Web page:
I’ve been recording readings of short stories and extracts of my work to SoundCloud. You don’t need an account to listen. I’ve recently added one of my longer and earlier short stories, which you can download as an eBook.
Set in Jaipur, India, this story reveals the hidden tensions in the mind of a young boy as he has to let go of the girl he loves for an unknown young bride, chosen by his parents. As the wedding day approaches, will he be able to follow his parents’ wishes in the face of his passion and quiet desperation?
“The title of this book is very rich in symbolism, and the story true depth. Two young hearts filled with a love that can never be, left facing a life of emptiness they have not chosen. It is easy to imagine their hearts left broken and bleeding. These two young people have no choice but to be obedient to their families and their traditional ways of life. The first line of the story reads: “Her, sari, the colour of blood, caught the breeze as she turned and walked away”. He knows that is the last memory he will ever have of the love of his life and is prepared to carry it forever. What a stunning start to a story! This story continues so full of emotion and is delicately written. It was very easy to empathize with the character right at the start. It takes a great talent to drag me in so quickly. I felt the pain as he did. This book can turn even the most hardened bachelor into a romantic! The story may be short, but the memory will last on.”
Plot is arguably one of the most important elements of fiction writing – from it stems, the characters, the mood, the pace. It sets the scene for the whole tone of a fiction novel, so it’s important to get it right. When you’re writing crime or thriller novels, it is absolutely key, and there are ways of raising the stakes to keep your reader hooked.
Put your characters in a challenging environment or physical danger.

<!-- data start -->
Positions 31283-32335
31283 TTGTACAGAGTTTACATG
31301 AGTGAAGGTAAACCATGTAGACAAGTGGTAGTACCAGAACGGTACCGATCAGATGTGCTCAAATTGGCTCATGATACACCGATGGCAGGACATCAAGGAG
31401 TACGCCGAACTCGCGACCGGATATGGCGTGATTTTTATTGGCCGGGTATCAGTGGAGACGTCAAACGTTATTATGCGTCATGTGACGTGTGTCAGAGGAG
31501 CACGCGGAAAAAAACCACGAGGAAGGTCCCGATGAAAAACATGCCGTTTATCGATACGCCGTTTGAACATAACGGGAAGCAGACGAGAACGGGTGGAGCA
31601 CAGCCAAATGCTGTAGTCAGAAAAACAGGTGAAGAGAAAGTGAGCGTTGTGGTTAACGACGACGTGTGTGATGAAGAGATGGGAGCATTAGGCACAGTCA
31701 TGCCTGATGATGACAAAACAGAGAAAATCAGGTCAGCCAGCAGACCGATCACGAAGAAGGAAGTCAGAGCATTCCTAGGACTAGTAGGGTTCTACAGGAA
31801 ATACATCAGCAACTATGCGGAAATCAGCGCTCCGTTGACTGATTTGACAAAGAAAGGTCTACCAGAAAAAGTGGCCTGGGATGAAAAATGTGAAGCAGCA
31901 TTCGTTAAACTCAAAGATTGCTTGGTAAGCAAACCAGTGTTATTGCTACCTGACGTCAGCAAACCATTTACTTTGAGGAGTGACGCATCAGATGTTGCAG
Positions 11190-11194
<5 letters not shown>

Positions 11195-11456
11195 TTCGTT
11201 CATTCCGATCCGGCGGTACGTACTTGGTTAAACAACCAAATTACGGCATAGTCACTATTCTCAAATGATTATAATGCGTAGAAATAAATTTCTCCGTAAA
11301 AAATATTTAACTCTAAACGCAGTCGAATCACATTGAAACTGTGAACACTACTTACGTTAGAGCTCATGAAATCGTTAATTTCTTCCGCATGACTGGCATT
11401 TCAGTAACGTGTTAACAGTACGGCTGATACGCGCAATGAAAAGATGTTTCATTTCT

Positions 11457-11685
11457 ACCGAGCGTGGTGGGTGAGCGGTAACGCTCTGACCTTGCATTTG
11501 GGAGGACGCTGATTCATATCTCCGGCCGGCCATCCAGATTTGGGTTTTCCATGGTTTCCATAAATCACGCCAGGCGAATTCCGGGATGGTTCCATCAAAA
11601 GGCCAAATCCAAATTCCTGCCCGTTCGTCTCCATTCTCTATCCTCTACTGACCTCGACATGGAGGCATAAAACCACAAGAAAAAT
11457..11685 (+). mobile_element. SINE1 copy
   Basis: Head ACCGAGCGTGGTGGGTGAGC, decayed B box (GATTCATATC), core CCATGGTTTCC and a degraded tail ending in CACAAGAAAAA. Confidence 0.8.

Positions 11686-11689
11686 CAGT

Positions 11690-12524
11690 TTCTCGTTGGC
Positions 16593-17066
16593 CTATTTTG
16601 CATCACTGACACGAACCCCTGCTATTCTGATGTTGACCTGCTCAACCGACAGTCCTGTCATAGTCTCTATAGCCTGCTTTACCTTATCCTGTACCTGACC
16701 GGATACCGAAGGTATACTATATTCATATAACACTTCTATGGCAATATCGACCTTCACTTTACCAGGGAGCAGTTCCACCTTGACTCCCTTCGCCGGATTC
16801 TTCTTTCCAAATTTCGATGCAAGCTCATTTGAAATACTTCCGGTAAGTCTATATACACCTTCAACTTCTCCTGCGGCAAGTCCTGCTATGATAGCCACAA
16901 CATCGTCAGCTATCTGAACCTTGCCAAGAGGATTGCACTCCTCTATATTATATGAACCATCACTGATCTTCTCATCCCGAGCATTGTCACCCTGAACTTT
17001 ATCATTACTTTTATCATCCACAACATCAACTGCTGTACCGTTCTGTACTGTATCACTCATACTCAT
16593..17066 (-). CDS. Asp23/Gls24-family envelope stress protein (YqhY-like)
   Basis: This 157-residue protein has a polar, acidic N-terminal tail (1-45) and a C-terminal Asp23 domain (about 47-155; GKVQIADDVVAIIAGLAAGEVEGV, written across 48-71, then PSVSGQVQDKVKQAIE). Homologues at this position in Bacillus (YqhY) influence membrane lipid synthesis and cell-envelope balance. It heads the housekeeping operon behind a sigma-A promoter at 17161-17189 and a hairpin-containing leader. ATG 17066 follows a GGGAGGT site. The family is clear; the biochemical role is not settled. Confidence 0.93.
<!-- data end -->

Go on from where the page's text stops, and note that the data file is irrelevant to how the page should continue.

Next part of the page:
Introduce vulnerabilities and character flaws.
Create secondary characters to add new tensions to the plot.
Allow tension to ebb and flow.
Create obstacles and conflict between characters.
Keep raising the stakes.
Make the viewer (reader) ask questions.
Create internal and external conflict.
Leave things unresolved until close to the end.
Remind the reader of the stakes.
The plot hinges on a Detective Chief Inspector Amy Silva (played by Suranne Jones). DCI Silva works for the Scottish Police Service and is sent to HMS Vigil, a Trident nuclear submarine, by helicopter for three days, at first, to investigate. Shortly after the mysterious disappearance of a Scottish fishing trawler, a member of the crew on Vigil is murdered, and DCI Silver has been sent to investigate. The series takes viewers on a journey into a world of submarine warfare and security threats.[Skip ahead to the next paragraph to avoid a plot spoiler] Having lost her husband in a car crash, where the car is submerged in water, Amy manages to rescue only her daughter. She suffers from flash-backs, depression and anxiety, for which she is taking medication.
Much like Carrie, in Homeland (a highly-skilled, but bipolar CIA operative), it’s this vulnerability that makes Silver so likeable and her achievements all the more impressive as the plot unfold (see no. 2 in raising the stakes). Finding character flaws and vulnerabilities draws the reader to the character. The human need to connect through vulnerability is best illustrated in Brené Brown’s TEDxHouston Talk, The Power of Vulnerability. In this twenty minute TED talk, she describes vulnerability as uncertainty, risk and emotional exposure, but says that vulnerability is not weakness; it’s our most accurate measure of courage. It’s this courage, despite character flaws and vulnerabilities, that makes the best protagonists so appealing and keeps viewers and readers hooked.